What If My Employer Tells Me Not To File a workers’ Compensation Claim?

Workers’ compensation is essentially “no-fault” insurance for work-related injuries. With a very few statutorily-defined exceptions, all employers in Ohio are required to purchase workers’ compensation coverage from the State Insurance Fund administered by the Ohio Bureau of Workers’ Compensation. Very large employers also have to cover their employees, although they may be granted the right to “self-insure”, meaning they pay the cost of claims themselves.

Penalties may be assessed against employers who fail to provide workers’ compensation coverage. As such, if an employer tells you not to file a claim for a work-related injury, it may be that s/he tried to cut costs by not obtaining the mandatory workers’ compensation coverage. Reporting the injury would notify the BWC of the employer’s non-compliance. It could also be the employer has had so many claims filed against them they fear the BWC will increase their insurance premiums.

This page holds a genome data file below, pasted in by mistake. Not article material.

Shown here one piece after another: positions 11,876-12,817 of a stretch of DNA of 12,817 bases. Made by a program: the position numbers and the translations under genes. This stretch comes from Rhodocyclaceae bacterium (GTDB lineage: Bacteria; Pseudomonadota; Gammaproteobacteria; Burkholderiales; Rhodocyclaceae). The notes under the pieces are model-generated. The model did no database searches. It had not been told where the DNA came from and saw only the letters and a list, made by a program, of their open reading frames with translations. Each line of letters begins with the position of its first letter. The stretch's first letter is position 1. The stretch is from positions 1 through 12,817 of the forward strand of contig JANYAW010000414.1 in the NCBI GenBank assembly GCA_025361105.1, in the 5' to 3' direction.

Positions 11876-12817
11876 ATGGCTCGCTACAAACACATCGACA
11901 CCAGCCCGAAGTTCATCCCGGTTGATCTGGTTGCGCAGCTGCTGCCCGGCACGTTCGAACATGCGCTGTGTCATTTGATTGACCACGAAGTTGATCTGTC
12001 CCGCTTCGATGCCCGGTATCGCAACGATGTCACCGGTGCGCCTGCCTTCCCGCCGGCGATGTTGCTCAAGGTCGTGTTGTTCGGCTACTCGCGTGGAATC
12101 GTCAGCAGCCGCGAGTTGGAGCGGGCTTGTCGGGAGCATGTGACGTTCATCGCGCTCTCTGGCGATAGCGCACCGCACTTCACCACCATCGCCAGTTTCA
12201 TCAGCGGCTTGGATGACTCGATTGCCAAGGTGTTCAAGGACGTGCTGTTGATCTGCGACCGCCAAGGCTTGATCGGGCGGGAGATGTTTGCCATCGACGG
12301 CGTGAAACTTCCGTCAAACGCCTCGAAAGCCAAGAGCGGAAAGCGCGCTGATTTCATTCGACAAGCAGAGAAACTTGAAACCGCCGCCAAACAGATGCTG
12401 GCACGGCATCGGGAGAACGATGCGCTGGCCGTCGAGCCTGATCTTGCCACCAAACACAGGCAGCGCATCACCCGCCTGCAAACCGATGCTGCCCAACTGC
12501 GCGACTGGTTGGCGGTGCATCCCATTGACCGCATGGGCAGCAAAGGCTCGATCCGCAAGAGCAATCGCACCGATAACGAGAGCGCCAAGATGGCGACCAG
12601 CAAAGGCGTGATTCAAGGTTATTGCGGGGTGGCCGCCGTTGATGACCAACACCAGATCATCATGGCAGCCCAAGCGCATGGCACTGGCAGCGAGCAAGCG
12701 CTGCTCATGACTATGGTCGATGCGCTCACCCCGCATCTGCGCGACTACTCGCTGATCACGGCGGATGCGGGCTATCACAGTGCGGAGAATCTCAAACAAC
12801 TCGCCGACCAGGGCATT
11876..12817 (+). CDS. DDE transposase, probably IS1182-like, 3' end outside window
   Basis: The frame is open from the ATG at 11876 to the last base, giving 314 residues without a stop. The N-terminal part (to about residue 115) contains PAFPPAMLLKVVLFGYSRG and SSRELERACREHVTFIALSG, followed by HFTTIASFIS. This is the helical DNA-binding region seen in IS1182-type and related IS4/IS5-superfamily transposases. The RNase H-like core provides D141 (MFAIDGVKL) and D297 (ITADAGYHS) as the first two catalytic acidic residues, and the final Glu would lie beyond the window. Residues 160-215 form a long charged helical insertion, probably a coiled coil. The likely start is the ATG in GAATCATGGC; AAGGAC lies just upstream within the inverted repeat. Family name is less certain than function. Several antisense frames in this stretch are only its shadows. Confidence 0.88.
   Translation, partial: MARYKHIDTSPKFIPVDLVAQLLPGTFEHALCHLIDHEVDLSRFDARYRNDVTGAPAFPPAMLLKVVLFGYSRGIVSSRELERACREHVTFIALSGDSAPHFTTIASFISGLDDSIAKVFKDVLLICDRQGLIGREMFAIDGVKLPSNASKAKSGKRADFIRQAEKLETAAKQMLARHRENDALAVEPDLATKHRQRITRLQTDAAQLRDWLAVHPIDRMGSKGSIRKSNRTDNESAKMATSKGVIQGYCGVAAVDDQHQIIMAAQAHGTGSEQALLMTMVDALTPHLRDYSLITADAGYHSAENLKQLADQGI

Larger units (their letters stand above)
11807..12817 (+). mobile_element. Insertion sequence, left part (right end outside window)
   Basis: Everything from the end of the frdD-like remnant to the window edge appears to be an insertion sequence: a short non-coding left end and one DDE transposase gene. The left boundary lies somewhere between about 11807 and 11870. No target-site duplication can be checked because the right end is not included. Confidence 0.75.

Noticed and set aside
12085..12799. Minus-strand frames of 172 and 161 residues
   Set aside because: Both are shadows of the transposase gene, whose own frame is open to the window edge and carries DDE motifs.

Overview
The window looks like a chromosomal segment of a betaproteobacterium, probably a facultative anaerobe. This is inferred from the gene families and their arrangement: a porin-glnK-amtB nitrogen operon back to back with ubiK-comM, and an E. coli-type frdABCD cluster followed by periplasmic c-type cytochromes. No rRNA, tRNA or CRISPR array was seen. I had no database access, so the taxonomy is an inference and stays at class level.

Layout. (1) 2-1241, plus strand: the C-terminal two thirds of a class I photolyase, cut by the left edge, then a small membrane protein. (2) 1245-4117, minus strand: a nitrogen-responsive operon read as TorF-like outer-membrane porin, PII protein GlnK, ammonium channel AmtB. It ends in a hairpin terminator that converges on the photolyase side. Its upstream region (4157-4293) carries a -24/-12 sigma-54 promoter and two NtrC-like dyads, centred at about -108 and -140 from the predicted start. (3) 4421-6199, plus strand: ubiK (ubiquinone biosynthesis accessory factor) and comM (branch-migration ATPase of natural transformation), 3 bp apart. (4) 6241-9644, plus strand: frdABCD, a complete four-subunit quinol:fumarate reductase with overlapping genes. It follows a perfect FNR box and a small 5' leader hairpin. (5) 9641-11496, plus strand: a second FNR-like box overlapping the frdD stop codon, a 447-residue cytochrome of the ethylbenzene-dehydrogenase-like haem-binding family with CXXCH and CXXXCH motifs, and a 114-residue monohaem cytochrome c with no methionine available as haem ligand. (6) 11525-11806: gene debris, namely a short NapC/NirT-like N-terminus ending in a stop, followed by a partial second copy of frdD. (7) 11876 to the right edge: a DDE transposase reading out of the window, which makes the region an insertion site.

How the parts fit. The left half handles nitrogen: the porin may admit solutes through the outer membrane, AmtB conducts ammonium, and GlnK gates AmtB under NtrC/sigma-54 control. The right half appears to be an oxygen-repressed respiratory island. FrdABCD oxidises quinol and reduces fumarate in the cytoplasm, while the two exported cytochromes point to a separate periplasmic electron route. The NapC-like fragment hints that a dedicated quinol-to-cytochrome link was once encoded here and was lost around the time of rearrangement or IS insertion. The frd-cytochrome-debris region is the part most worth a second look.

So How Should I Proceed?

Injured employees are still covered by the workers’ compensation system even if their employer is non-complying, so it is still best to file a claim.

Regardless of the employer’s underlying reasons, I believe it always best to file a claim with the BWC, especially if the injuries are potentially long-lasting and expensive. An employer may promise to cover the costs of your claim in exchange for you not filing it with the BWC but then change his/her mind as time goes by. Making sure you have an actual claim filed with the BWC provides much more assurance that the future costs of your claim, including payment for time off work, will continue to be covered.